Nice package, Three. I think that configuration is the best for one you pack around. I've noticed an HP equivalent in 14" widescreen size at just over 5 lb.
Yeah, I did like the looks of those 14" WXGAs from HP/Compaq, but this came up in a trade, so I went with this instead. ;)
I do agree about trackpads. If your thumb is the least bit clumsy, you move the cursor when you type and produce jibberish somewhere in your message. On the 700M, the trackpad is just below the spacebar, leaving little margin of error. The bigger DTRs are much more forgiving, as you usually get a few inches of separation between the 2. As with all notebooks, I just need some adjustment time for the keyboard. :)
So do you also have a 700M? Interesting thought on DVD battery life. Fortunately for me, Amtrak now has AC outlets in every row, so last time I just plugged into it for my movie watching. What I didn't care for the most was lugging an 7.5lb DTR around on a train. Once I made it to my seat, it was okay, but otherwise it was pretty awkward getting around.
I started looking in our local free ad paper for an IBM P3 version of one of these, but ran across an ad for a Toshiba Sat A10 for $100Cdn with an "IDE #0 Error". I was somehow lucky enough to contact the fellow first and bought it sight unseen.
Got it the next day and had it running 2K on a new 5400rpm Samsung that evening. So it's become the one I pack to work when there's a connection available.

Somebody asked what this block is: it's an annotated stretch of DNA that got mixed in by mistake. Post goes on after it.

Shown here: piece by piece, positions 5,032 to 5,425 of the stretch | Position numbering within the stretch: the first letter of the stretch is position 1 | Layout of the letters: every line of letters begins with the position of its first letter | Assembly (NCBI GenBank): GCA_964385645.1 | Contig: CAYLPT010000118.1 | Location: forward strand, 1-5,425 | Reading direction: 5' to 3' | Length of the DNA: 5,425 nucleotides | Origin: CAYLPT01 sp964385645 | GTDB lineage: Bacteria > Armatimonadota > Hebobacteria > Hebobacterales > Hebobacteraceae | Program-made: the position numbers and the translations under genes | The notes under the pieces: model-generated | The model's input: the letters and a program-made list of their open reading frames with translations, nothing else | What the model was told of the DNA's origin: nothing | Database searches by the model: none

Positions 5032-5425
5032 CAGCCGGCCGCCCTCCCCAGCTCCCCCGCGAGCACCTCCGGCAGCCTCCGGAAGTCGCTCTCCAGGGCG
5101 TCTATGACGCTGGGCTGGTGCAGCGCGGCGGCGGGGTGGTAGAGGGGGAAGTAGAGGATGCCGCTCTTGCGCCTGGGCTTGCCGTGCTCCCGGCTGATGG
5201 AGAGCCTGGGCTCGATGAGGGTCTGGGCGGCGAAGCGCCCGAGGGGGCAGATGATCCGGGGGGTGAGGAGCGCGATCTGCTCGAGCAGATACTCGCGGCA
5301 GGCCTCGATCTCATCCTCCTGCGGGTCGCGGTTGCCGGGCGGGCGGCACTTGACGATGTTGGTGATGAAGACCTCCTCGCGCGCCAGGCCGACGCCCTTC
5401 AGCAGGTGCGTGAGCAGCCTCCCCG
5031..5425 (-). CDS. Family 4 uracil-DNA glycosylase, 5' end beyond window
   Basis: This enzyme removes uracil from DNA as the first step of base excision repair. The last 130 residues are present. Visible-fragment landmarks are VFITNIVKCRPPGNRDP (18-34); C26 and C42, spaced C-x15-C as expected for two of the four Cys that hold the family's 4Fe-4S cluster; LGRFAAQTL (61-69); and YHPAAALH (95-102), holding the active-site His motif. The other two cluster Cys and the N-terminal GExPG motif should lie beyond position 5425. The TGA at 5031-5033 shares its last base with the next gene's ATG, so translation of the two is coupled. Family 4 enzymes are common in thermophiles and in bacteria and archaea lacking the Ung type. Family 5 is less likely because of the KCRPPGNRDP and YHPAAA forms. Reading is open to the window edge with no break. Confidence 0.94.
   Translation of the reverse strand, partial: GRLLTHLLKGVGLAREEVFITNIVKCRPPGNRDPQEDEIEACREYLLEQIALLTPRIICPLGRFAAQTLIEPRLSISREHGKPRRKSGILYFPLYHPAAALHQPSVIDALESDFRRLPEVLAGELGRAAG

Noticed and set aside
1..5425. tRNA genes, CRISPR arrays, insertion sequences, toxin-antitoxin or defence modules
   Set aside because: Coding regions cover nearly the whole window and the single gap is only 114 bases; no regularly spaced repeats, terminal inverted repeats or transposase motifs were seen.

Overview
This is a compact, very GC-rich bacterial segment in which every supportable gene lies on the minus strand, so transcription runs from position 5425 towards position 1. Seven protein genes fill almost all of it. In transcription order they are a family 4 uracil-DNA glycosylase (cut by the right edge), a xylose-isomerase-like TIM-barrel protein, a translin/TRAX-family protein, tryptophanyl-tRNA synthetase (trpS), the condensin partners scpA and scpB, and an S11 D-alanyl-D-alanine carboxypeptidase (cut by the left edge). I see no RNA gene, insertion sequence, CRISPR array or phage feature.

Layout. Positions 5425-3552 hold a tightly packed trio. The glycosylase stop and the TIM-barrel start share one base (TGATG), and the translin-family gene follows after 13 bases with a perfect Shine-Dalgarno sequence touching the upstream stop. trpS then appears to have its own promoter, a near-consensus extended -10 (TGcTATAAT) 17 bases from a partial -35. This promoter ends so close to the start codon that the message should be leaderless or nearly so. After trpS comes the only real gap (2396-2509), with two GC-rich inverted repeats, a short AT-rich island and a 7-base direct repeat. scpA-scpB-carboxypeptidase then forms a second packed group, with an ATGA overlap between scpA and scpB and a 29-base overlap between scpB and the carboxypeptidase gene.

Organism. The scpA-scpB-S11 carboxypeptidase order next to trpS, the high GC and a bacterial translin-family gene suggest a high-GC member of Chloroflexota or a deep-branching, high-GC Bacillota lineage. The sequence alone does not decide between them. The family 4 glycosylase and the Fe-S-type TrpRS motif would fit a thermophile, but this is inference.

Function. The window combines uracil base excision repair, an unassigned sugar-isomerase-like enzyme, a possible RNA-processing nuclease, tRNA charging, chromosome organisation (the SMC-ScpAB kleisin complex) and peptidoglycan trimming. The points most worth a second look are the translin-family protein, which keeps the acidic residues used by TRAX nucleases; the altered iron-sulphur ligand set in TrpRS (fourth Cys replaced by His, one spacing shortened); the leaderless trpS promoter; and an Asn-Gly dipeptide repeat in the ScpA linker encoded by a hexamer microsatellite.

I find on all three trackpad notebooks I've been using that the jumping cursor will often abruptly highlight a few lines of text and the next keystoke will erase them. Very annoying.
I'm learning to keep my finger from riding the left button, but I've seen the machine jump to a new page merely from the cursor alone, with my finger well away from the button.
Can you get Valium for a trackpad? :rolleyes:
Yeah, the undo button comes in handy, that's for sure. ;)
Looks like you have a nice machine. :)
I don't really like the Touch pads either, but then I don't like the track points... ;)
I can live with the touch pad as I am more used to it although I have used both over the years, I do usually hook up an optical mouse to my Dell when not at home. :)
Yeah I have a 700m that I got back when Dell was running their 750 off coupons so I got it pretty cheap. Ibought because I was in a long distance relation ship and would take the bus to ge see my g/f, so it was nice to be able to watch movies. Unfortunately I, had to turn to Seasons of M*A*S*H because those only ran for 1/2hr/episode so I could finish them.
Since I moved closer though, my need for it has dwindled and it now resides at the g/f's apartment since she doesn't have a computer...
Did you have the 8 cell battery or the 4 cell?
I only got the 4-cell one. I wonder how much the 8-cell would cost...